By Taryn Luna
California’s political watchdog is considering a regulatory change to draw “shadow lobbyists,” consultants paid to influence legislation, into the public eye.
Loopholes in the law can allow consultants to act as lobbyists without officially
registering with the secretary of state’s office, disclosing their clients or their attempts to sway lawmakers. The commission held a public meeting Tuesday
to discuss proposed regulatory changes.
“For too long there’s been a portion of the industry that has gone unregulated,” said Phillip Ung, director of legislation and external affairs at the Fair Political Practices Commission. “The laws and regulations related to lobbying have remained unchanged as the industry has come up with new tactics that essentially keep voters in the dark.”
The amendment establishes a legal presumption of whether a payment is made for lobbying services. Under the proposed changes, a payment will be considered compensation for lobbying if the person receiving the money has been paid by a business or outside group to communicate with legislators and other officials to influence legislation or administrative actions. The compensation must total at least $2,000 in a given month.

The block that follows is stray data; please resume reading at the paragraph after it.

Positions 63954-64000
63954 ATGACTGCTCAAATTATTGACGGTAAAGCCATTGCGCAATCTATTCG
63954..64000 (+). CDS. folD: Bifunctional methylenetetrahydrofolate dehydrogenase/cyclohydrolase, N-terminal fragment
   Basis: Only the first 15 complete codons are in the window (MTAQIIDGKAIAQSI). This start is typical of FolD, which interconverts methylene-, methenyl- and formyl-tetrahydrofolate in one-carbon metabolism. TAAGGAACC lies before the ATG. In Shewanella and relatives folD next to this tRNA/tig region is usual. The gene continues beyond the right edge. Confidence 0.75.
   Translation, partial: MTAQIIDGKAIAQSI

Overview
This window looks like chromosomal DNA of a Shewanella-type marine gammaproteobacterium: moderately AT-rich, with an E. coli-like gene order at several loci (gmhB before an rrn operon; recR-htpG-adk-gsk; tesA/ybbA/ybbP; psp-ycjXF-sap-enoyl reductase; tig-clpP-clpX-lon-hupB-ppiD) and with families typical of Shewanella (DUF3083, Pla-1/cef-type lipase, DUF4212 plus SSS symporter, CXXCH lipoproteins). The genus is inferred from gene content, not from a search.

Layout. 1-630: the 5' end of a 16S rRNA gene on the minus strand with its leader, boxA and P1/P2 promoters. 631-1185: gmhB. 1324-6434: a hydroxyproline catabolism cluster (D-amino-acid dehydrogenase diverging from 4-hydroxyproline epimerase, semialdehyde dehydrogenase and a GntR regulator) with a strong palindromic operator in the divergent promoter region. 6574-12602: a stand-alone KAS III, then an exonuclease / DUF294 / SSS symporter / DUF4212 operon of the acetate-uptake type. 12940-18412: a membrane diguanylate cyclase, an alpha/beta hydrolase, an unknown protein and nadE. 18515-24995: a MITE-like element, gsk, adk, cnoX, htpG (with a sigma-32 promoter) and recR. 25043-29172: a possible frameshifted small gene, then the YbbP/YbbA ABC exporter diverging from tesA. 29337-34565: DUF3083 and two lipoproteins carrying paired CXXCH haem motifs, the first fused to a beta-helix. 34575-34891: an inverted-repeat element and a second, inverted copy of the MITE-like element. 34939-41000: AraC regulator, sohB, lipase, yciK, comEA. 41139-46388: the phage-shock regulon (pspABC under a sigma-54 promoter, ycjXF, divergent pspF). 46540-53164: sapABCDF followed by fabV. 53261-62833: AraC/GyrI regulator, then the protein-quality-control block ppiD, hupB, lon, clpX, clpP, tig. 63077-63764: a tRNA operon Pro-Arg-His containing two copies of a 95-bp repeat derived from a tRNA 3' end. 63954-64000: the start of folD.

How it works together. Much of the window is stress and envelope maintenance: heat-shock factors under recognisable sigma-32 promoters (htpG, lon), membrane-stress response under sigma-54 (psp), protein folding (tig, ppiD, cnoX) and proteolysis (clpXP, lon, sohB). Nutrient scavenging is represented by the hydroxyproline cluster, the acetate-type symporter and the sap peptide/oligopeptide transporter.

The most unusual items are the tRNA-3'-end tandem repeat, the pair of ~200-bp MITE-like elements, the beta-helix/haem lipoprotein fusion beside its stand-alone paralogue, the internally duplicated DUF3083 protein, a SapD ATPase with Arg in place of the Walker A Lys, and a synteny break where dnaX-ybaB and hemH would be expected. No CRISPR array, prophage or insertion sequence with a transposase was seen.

The rule changes allow anyone in question to rebut the claims with evidence of their activities. The FPPC hopes the change increases the incentive for consultants and others working in and around the state’s lobbying industry to keep better records of their activities, while giving the agency more freedom to press cases against shadow lobbyists.
The proposed amendment is among a series of actions the commission has taken this year to increase lobbying transparency. The commission is also requiring lobbyist employers to itemize the “other payments to influence” category in state filings, which previously acted as a catch-all for spending with little disclosure.
Ashlee Titus, an attorney for Bell, McAndrews and Hiltachk, spoke out against the proposed amendment at the meeting.
“Our feeling is that it’s unconstitutional and a violation of due process,” Titus said at the meeting.
Titus said the change shifts the burden of proof to the accused by presuming someone is a lobbyist unless they can prove otherwise. “That’s not how our system works.”
Representatives of the FPPC’s legal team and enforcement division said the change simply asks someone to provide records if they engage in direct communication and receive more than $2,000 for their work.
“There’s a gray area, and the point of this small change is to encourage compliance with the lobbying registration rules and make sure that people are being specific about what they are being paid to do,” said Hyla Wagner, general counsel for the FPPC. “It’s a step toward addressing the shadow lobbying.”
The five-member commission is expected to vote on the change at its regularly scheduled hearing on July 21.